Excavation units were dug in 10 cm by 10 cm sections to slowly and carefully peel back the layers of dirt to uncover the artifacts that people left behind. These artifacts tell us about the people who stayed, lived, and worked at the Astor House. When the dirt is dug up from the excavation unit, it is sifted through a screen to catch any artifacts that may be mixed in with the dirt. The screening stations are important because this is where we find most artifacts!
These excavations have given us insight into the many different types of people that stayed at the Astor House while it operated as a hotel and boarding house. Here are some examples of what was found in the excavations.
Photo 1: Grand Amy of the Republic label pin
“A small lapel pin, representing the Grand Army of the Republic (GAR) fraternal organization. GAR was formed in 1866 in Illinois by Benjamin Stephenson. Members of the organization included veteran members of the Union Army, Union Navy, and Marines. This style of pin was produced starting in 1879 and would be given to members to wear on the left breast of their coats. Oftentimes, the metal used to create these pins was from decommissioned guns.” Amy Gillaspie, co-principal investigator.
Photo 2: Ironstone China with the maker's mark "Alfred Meakin England."
“A broken piece of ironstone China with the maker's mark "Alfred Meakin England" on it. This one maker's mark informs us that this piece of ironstone China was made sometime between 1875, when Alfred Meakin started selling commercial tableware, and 1897, when the maker's mark changed. Alfred Meakin pottery during this time was made in Tunstall, a small village on the North Sea coast of the eastern United Kingdom.” Amy Gillaspie, co-principal investigator.
Photo 3: Chinese Wén
"Chinese wén, with the characters Băo and Tōng on the left and right, respectively, loosely translating to treasurer and circulation or exchange, and the characters Dào and Guàng on the top and bottom, respectively, referring to Emperor Dāoguàng. This coin was minted between 1821-1850. Chinese wén were of course used for currency but were also utilized in the United States for non-currency reasons, including talismans, gambling pieces, decorations, and as medicine.” Amy Gillaspie, co-principal investigator.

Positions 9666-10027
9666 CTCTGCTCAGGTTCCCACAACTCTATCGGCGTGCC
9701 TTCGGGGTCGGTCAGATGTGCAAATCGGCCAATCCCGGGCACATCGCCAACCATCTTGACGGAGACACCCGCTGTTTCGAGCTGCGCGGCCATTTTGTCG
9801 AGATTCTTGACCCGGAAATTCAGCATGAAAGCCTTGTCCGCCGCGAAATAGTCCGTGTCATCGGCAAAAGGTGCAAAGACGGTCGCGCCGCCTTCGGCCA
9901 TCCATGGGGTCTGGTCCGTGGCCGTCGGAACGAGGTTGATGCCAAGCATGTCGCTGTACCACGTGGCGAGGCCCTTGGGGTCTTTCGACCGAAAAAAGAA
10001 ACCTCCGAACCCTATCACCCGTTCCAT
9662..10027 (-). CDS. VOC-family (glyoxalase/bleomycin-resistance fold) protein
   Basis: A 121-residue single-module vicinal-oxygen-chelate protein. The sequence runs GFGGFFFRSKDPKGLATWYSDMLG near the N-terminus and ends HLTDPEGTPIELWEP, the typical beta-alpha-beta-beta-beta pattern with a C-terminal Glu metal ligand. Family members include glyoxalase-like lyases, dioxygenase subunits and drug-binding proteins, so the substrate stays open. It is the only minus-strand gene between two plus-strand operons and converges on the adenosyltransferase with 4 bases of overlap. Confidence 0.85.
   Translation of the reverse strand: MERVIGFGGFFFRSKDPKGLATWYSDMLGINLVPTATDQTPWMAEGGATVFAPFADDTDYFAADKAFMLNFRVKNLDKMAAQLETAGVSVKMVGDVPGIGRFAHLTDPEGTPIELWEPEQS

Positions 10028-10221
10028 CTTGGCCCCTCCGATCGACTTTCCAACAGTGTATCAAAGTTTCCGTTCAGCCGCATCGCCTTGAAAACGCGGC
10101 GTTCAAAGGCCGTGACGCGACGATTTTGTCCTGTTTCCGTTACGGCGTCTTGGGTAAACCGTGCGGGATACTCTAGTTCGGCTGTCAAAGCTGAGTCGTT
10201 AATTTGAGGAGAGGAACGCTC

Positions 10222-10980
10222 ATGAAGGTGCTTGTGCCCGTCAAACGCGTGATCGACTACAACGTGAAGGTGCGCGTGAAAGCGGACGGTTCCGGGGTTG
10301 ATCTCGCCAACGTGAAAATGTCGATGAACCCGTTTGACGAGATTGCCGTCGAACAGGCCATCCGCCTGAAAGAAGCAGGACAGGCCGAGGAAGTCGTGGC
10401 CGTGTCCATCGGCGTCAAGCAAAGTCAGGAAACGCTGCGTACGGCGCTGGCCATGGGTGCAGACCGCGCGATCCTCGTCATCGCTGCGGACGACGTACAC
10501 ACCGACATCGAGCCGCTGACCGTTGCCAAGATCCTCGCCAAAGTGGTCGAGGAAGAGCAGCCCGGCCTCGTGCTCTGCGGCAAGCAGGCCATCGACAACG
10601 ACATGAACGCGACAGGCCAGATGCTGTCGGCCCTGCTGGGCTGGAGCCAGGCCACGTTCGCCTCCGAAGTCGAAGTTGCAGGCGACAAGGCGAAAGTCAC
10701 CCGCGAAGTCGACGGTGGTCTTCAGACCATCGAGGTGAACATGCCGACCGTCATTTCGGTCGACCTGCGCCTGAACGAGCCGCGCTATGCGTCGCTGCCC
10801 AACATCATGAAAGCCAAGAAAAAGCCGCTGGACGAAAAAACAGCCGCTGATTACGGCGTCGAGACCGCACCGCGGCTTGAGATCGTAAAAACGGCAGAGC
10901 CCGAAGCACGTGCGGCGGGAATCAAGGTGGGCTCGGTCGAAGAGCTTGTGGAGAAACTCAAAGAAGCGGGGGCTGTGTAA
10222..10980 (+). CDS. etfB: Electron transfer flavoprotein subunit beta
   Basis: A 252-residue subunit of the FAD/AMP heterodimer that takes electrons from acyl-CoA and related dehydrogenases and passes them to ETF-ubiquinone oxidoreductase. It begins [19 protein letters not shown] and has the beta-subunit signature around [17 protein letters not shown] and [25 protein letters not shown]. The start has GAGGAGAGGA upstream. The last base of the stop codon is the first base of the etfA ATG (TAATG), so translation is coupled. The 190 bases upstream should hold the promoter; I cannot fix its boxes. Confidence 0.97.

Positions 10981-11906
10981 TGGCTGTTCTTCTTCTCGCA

Photo 4: Pelican Point
"This is a Pelican Lake projectile point, c. 3000 years ago, according to Dr. Mark Mitchell (PCRG). They tend to be found around Saskatchewan in modern-day Canada and down into modern-day Montana and North Dakota." Amy Gillaspie, co-principal investigator.
Photo 5: Collection of Bones
"The entire collection of bones from unit 1, levels 1-7 and separated bones by different characteristics (butchered, whole, broken, diagnostic, etc.). This is done to identify different species represented in this collection. Fish, cow, chicken, and rodent are all immediately recognizable. These analyses tell us about possible foods cooked and served at Astor House, as well as trash disposal patterns and locations." Amy Gillaspie, co-principal investigator.
Photo 6: Colorless Glass Medicine Bottle
"A historic colorless medicine bottle. No embossed or raised lettering on it but it perhaps had a label, which is clearly lost now." Amy Gillaspie, co-principal investigator.
Check out the Astor House Archaeology Project on Instagram to see more artifacts! @astorhousearchaeologyproject
Ida Goetze standing in the backyard of the Astor House. Courtesy of Golden History Museum.